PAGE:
Clinical Decision Making About Psychopathy and Violence Risk Assessment in Public Sector Mental Health Settings

Violence in society is not just a law and order problem, for it is a persistent area of concern for mental health professionals as well. Mental healthcare facilities in public sector thus serve a dual role – 1.Helping create a harmonious society and 2. Helping ailing individuals recover from their violent tendencies. Before, mental healthcare professionals can draw up prognostic plans for patients, they first have to assess risk of violence for a particular case. One way of achieving this is by seeking to develop “actuarial risk assessment tools to help improve clinicians’ ability to evaluate patients’ risk of violent behavior in practice by statistically optimizing predictions of violence”. (Elbogen, et.al, 2005, p.133-141)

As research team of Eric Elbogen, Matthew Huss, Alan Tomkins and Mario Scalora suitably illustrate in the article, several such tools are currently being employed by psychiatric practitioners in clinical settings. And a consensus seemed to have emerged among the practitioners and researchers establishing a strong correlation between psychopathy (usually measured by the Psychopath Checklist – PCL; and presently PCL-Revised) and future violent behavior. The results indicate that

“Clinical staff in public sector settings would be very amenable to using the PCL; the PCL would seem to have great intuitive appeal to clinicians. However, that more experienced staff perceived PCL results to be available reveals a need for more effort to target disseminating risk measure results.” (Elbogen, et.al, 2005, p.133-141)

The total psychopathy score is arrived at through chart review and semi-structured interview. Measurements are done across two primary dimensions – “first, an affective-interpersonal factor (characterized by lack of empathy, deceitfulness, lack of remorse, and failure to accept responsibility) and second, a socially deviant factor (characterized by lack of realistic goals, irresponsibility, impulsivity, juvenile delinquency, and poor behavioural controls).” (Elbogen, et.al, 2005, p.133-141)

This assessment method has the backing of a majority of psychiatrists; and meta-analytic reviews show that “psychopathy is one of the strongest risk factors for assessing violence across a number of populations”. (Elbogen, et.al, 2005, p.133-141) And hence psychopathy should be critically considered for assessing risk of violence in a candidate. The research team of Elbogen et.al, have done precisely this, by way of employing a “multimethod design to investigate clinical decision making about psychopathy and violence risk assessment in public sector mental health settings.” (Elbogen, et.al, 2005, p.133-141)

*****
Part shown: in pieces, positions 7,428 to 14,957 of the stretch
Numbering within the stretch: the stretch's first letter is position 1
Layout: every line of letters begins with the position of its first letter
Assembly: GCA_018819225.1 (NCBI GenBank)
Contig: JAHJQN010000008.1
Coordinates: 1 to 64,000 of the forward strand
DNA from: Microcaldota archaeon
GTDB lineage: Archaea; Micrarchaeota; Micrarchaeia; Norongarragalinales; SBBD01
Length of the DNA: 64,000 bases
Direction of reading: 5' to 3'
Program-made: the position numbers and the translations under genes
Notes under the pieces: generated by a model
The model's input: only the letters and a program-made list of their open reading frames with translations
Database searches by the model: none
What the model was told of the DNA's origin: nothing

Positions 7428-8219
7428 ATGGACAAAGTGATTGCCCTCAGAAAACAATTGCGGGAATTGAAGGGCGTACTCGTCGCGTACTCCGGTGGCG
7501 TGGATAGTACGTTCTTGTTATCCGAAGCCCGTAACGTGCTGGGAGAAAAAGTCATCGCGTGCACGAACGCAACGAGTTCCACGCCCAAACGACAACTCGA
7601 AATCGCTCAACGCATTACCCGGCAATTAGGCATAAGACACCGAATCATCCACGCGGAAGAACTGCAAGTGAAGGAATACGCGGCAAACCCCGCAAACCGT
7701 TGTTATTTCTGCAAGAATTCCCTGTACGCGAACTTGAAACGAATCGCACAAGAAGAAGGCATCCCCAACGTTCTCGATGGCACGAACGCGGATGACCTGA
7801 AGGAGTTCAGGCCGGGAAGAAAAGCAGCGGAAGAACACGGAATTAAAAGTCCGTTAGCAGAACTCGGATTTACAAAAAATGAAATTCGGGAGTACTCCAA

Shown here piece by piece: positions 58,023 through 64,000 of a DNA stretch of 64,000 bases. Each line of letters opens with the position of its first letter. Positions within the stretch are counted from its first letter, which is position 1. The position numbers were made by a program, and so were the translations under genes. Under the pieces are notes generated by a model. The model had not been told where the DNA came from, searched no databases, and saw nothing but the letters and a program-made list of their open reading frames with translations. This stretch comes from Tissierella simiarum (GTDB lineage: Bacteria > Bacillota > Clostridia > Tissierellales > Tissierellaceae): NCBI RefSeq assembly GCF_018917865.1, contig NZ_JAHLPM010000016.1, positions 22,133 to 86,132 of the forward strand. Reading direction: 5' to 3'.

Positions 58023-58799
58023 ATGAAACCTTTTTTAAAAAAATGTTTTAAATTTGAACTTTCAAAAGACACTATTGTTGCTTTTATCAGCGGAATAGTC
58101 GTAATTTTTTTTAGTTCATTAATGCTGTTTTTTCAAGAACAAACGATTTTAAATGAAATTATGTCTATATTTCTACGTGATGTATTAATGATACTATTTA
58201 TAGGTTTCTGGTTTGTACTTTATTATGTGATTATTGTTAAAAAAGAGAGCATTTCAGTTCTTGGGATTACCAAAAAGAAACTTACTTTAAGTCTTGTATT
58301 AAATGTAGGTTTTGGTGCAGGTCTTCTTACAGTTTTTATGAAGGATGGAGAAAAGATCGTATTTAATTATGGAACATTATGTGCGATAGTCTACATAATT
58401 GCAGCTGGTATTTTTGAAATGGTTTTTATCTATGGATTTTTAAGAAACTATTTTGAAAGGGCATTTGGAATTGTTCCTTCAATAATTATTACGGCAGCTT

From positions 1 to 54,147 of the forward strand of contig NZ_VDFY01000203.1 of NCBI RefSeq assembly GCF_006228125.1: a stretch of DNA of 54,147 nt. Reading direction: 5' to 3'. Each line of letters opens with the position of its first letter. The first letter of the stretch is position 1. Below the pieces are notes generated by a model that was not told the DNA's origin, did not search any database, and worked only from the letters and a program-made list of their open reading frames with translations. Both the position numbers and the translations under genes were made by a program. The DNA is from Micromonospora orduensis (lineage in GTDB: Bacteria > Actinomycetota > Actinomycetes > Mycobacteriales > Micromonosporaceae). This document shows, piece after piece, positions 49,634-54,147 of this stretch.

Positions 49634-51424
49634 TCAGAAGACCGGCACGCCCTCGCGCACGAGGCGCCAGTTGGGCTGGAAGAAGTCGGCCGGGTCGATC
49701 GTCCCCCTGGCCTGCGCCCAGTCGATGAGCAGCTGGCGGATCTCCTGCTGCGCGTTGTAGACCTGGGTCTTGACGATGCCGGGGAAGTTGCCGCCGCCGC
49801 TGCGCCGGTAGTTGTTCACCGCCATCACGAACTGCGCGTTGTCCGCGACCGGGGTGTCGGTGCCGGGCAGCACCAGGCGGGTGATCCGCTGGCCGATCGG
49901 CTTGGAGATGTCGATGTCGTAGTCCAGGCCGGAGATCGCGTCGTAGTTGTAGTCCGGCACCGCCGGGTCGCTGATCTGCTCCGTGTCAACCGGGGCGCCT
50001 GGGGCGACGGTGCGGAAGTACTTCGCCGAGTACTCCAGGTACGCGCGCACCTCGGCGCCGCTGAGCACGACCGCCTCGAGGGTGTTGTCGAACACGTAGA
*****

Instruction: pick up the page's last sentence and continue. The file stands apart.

Hierarchical linear regression was also used by the research team to analyze data on dangerousness judgments. Participants “indicated considering clinical data most often when assessing violence risk, reporting that clinical data were also most readily available. Conversely, clinicians perceived formal testing information (e.g., PCL) to be least available and considered these data least often when they assessed patients’ violence risk.” (Elbogen, et.al, 2005, p.133-141) More importantly, participants with longer clinical experience thought of testing information more often and saw PCL results to be more readily available. Moreover, even though participants did not expressly specify using the PCL when measuring violence risk, they did indirectly rely on psychopathy factors in making judgments of dangerousness. Also, the study found that “clinicians in crisis settings reported less availability of historical data typically needed to complete the PCL.” (Elbogen, et.al, 2005, p.133-141)

Beyond establishing the link between psychopathy and assessment of violence risk, the article reveals other implications for the research. For example, the results suggest that

“Clinicians in public sector mental health settings may rely on readily available clinical information but at the same time discount less readily available historical and testing information, even though the latter variables have been shown to be most predictive of violence… Also, staff training or focus groups on risk assessment can be used to specifically address the need to incorporate historical and testing variables as well as clinical factors into decision making (especially for paraprofessionals)…” (Elbogen, et.al, 2005, p.133-141)

Reference:

By Elbogen, Eric B.; Huss, Matthew T.; Tomkins, Alan J.; Scalora, Mario J., (Sum-Fal 2005), Psychological Services, Vol 2(2), p.133-141.